Also note that CroFab is sometimes described as a "poorly designed anti-venom," and trials are underway on a new anti-venom called AnaVip, developed in Mexico, that is supposed to be much better. Despite this, CroFab is still the one to go for when Mojave rattlesnakes are involved -- the worst bites you could possibly suffer anywhere in North America.

5) Interesting rattlesnake factoid.

Rattlesnakes bite men (72%) more than women (28%). This could be one of those alcohol-related statistics, and then again, it could be something else. I better keep my mouth shut.

6) Rattlesnake wrangling.

The best way to catch a rattlesnake is with a snake noose. This is a hollow PVC or aluminum pole, with a rope inside. A loop is exposed at each end. You throw the loop over the snake and pull, snaring the snake. You then place the snake inside a bucket (not a bag, as some do) and relocate elsewhere. I use an ash pail as seen in the above photo, because the bail locks in place, and the lid is easy to remove. Note that you can also get a professional snake catching stick, which has a clamp on the end of it, but I think those stress the snake too much.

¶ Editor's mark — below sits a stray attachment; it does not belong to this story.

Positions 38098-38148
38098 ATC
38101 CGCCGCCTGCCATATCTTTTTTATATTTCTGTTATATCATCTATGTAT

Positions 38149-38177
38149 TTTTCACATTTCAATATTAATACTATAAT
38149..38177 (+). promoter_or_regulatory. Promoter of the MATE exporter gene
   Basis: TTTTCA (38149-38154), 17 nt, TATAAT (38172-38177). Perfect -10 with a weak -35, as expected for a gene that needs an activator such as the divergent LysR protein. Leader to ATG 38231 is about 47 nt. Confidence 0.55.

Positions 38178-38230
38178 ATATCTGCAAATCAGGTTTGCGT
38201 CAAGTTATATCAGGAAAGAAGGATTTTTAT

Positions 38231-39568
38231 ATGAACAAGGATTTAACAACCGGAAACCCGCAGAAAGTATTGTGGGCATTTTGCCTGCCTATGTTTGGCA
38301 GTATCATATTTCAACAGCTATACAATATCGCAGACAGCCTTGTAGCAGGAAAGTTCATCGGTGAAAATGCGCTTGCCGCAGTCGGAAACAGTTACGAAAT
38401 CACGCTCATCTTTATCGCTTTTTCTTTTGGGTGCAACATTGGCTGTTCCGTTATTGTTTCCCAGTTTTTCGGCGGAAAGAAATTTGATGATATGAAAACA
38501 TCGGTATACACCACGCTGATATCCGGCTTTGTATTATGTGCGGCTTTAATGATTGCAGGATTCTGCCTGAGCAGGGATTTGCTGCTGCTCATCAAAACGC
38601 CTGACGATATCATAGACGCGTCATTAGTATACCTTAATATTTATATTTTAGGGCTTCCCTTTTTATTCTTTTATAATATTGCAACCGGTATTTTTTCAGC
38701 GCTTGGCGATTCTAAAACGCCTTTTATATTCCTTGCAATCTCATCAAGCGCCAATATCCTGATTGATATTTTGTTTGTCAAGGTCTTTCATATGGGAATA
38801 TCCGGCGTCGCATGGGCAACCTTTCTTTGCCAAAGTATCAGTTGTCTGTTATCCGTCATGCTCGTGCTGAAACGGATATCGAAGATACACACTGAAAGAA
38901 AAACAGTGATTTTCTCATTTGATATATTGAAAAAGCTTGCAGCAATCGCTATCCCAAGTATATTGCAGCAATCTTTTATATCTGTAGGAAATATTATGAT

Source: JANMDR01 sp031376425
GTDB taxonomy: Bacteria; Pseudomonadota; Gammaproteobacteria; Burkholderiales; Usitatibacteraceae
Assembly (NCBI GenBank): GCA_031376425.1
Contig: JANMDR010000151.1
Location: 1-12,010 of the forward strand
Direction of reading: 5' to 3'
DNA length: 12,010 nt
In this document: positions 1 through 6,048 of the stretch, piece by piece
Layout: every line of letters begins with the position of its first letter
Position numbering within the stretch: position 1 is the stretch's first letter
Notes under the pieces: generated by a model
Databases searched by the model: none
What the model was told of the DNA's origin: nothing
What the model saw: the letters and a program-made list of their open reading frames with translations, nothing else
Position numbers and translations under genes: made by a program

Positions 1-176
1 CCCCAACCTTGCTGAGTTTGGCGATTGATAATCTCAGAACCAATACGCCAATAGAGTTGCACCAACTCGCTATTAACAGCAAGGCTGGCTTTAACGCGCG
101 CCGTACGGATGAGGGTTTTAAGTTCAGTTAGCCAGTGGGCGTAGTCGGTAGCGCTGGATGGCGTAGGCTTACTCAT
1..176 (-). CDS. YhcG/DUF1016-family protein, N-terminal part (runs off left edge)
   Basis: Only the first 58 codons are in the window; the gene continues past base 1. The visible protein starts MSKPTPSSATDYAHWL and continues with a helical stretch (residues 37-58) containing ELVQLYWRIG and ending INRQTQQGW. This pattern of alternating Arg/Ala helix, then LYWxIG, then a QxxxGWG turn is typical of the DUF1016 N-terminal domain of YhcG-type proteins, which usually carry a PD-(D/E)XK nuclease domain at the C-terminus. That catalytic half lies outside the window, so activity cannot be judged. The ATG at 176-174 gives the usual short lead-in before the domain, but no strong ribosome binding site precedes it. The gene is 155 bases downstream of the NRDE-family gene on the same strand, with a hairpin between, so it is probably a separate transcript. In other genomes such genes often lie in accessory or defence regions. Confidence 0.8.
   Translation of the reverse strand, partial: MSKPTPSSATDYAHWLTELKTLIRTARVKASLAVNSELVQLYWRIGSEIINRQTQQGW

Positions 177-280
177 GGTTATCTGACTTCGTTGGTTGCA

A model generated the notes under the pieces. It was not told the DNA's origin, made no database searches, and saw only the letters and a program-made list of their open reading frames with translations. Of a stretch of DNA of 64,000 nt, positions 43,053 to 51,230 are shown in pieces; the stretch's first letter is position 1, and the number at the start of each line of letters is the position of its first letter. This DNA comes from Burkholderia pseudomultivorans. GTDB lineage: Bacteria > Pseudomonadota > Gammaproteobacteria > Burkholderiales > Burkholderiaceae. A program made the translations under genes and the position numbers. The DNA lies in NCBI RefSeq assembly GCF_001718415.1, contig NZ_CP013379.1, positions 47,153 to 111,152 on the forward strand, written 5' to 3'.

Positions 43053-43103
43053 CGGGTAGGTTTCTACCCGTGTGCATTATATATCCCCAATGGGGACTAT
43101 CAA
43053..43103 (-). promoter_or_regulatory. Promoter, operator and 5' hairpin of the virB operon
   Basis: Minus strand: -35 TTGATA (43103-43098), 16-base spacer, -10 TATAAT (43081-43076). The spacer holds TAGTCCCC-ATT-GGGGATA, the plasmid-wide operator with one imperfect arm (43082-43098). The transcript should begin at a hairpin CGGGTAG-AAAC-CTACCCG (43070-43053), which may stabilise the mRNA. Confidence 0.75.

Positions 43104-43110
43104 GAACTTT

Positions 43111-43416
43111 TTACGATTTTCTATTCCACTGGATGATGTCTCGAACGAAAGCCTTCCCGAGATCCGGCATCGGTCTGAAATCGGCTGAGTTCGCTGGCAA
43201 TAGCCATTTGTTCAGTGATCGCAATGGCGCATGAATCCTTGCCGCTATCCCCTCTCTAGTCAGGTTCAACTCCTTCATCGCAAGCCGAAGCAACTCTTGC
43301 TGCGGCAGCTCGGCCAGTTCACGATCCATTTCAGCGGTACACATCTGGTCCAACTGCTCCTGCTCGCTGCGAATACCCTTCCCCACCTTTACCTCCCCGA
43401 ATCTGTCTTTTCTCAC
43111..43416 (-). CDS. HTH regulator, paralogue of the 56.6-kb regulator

The best way to keep rattlesnakes in check is to have king snakes, peacocks, or road runners around.  The rattlesnakes sense their presence and leave. I often stay at the site of an old peacock ranch, where they used to raise peacocks to sell to the orchard groves. The people tell me that raising peacocks to patrol orange groves for rattlesnakes used to be a big business. There is also a snake repellent you can pour along the outside walls of the house. This may or may not have napthalene in it anymore, I just don't know.  Snakes hate coal tar, but I have never used repellents like that, so cannot speak from experience.

It is easier to remove a ruby from the head of a live rattlesnake with your bare hands, and not get bitten, than it is to get anywhere with Vajrayana. Your lama probably already told you that, so I am just reminding you.